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"Civil action is the climate's last hope"

At a time when international climate negotiations have effectively ground to a halt, nearly 40 green organisations in China have launched a civil climate campaign aiming to fill the gap with citizen action.

Unveiled on September 19, "C + climate citizens" hopes to push trades and professions to adopt measures needed for the government to meet, or even surpass its promised emissions-reduction targets. The idea is to compensate for shortfalls in action by the government itself, and, more to the point, the governments of developed nations.

"Civil action is the last hope for solving the climate problem," said Chen Jiliang, a supporter of the campaign and founder of the China Civil Climate Change Action Network.

One of the people behind the launch is Yang Fuqiang, a consultant to US-based NGO the Natural Resources Defense Council. He said that, because the emission-reduction targets countries have committed to throughout the international negotiation process have been insufficient to tackle climate change, the longer the negotiations continue, the bigger the discrepancy will be between the required cuts and the promised cuts.

If this trend continues, there is a more than a 65% chance a rise in temperature by four-degrees Celsius above pre-industrial temperatures by 2050, he said, adding that studies have suggested temperature increases of this magnitude would lead to a decline in cereal crops in major grain producing areas and accelerated shrinking of the great Himalayan glaciers.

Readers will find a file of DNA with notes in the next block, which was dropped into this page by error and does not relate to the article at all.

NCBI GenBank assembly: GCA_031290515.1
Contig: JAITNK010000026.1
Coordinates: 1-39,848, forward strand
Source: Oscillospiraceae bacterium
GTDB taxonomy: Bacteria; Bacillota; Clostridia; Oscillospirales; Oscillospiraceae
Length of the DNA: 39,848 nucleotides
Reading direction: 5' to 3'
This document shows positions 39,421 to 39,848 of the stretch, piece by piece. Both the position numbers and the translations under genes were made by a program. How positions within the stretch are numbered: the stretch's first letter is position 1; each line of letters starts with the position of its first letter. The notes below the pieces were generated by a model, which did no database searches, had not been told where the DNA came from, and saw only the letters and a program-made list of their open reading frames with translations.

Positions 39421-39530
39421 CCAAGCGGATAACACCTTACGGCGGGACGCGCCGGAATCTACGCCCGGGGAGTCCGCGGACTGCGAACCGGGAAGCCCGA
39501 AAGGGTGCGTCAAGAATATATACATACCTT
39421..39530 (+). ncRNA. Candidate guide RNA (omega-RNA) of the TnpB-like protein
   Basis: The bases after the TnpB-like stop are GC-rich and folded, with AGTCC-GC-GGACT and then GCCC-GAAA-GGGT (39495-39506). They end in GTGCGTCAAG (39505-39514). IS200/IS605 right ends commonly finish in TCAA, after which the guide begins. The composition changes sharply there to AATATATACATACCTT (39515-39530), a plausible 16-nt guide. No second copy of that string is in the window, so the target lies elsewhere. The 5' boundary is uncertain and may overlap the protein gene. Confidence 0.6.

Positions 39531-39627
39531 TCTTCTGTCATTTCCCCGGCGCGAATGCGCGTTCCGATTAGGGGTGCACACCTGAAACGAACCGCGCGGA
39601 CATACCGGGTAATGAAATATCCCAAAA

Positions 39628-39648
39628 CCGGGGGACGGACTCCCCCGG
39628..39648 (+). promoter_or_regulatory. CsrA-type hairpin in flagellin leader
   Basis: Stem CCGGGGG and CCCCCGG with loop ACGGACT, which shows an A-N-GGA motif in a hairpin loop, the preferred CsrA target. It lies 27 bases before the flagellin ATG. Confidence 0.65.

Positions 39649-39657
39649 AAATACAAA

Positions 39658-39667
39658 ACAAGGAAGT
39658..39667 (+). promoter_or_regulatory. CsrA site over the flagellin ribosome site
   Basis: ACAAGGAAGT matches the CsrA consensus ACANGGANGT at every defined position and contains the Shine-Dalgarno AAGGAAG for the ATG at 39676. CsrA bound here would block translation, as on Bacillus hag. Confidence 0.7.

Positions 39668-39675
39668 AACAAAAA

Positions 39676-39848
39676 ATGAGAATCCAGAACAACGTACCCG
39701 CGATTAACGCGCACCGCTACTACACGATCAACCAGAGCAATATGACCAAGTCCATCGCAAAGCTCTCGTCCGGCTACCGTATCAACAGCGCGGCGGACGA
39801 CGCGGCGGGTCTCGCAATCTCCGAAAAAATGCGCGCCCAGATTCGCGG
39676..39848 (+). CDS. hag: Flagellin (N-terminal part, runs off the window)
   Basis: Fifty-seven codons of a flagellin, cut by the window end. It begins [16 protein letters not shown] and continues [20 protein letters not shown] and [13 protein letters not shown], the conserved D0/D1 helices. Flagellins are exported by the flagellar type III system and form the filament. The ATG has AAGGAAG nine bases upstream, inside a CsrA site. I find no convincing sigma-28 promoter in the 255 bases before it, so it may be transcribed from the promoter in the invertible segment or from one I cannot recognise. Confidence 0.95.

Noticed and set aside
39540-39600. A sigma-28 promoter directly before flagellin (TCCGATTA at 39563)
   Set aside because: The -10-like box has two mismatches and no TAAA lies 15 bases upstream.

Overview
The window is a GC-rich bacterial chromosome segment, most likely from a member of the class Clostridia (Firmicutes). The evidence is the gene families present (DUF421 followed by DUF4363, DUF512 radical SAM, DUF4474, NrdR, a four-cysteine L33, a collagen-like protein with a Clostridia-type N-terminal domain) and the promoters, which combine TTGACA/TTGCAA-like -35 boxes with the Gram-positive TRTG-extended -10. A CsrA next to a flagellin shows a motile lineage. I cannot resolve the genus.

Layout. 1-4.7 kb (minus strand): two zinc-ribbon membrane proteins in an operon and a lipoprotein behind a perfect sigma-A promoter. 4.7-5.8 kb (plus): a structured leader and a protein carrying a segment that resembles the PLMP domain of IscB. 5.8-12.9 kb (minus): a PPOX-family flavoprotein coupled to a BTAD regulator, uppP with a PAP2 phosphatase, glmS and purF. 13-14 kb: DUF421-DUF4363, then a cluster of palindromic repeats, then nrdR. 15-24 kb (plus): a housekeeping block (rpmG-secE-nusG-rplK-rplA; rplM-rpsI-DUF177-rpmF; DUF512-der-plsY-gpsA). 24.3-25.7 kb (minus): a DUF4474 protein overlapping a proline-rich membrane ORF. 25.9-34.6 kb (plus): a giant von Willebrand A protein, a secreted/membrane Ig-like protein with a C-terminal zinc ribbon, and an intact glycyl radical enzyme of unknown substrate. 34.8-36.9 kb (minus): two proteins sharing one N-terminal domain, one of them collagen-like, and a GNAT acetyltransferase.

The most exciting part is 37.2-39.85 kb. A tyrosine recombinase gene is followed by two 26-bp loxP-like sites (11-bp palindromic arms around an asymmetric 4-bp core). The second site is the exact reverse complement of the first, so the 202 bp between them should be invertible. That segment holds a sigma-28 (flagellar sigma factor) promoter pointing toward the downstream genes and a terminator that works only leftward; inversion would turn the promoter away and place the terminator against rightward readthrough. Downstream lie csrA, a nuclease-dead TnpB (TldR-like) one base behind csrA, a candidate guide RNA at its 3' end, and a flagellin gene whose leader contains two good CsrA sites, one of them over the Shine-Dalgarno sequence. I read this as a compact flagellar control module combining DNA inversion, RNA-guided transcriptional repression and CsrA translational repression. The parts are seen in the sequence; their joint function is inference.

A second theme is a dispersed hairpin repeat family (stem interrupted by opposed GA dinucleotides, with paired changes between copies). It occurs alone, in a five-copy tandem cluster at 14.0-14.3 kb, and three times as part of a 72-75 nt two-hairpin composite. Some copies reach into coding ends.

Climate change is already causing frequent climate disasters on a global scale, and as temperatures rise, the likelihood of extreme weather and climate change disasters in China will further increase, resulting in economic losses amounting to an average of 200 billion yuan per year, Yang said.

At the 2009 climate summit in Copenhagen, the Chinese government committed to reducing carbon intensity by 40% to 45% by 2020. Yang Fuqiang said that addressing climate change is not just the responsibility of the government, but also bottom-up forces of civil society, and this requires all trades and professions, as well as every individual, to become involved and take action.

"C +" has three meanings: The first is to surpass national targets; the second is to overcome climate change, which can be construed to also include "transforming the economic development model, taking the route of low-carbon, sustainable development"; and the third is to go beyond China's borders to promote global public action.

The "C + climate citizens" campaign will include actions by businesses, schools, urban neighbourhoods, villages and individuals. It will establish an independent audit certification platform to allow the carbon emissions of any project that has signed up to C+ to be measurable, reportable and verifiable.

This programme intends to hold a side meeting at the next UN-led climate conference (COP17) in Durban at the end of this year to introduce C+ and its cases to the international community. The first phase of the C + campaign will carry out accounting and certification in 2015.

Yang Fuqiang said: "We hope this event will eventually get the support of senior government officials. When compared to civilians, their influence is much stronger. We welcome president Hu Jintao and other senior leaders and their families or individuals to participate in this action. "

translated by chinadialogue volunteer Anita Erling.

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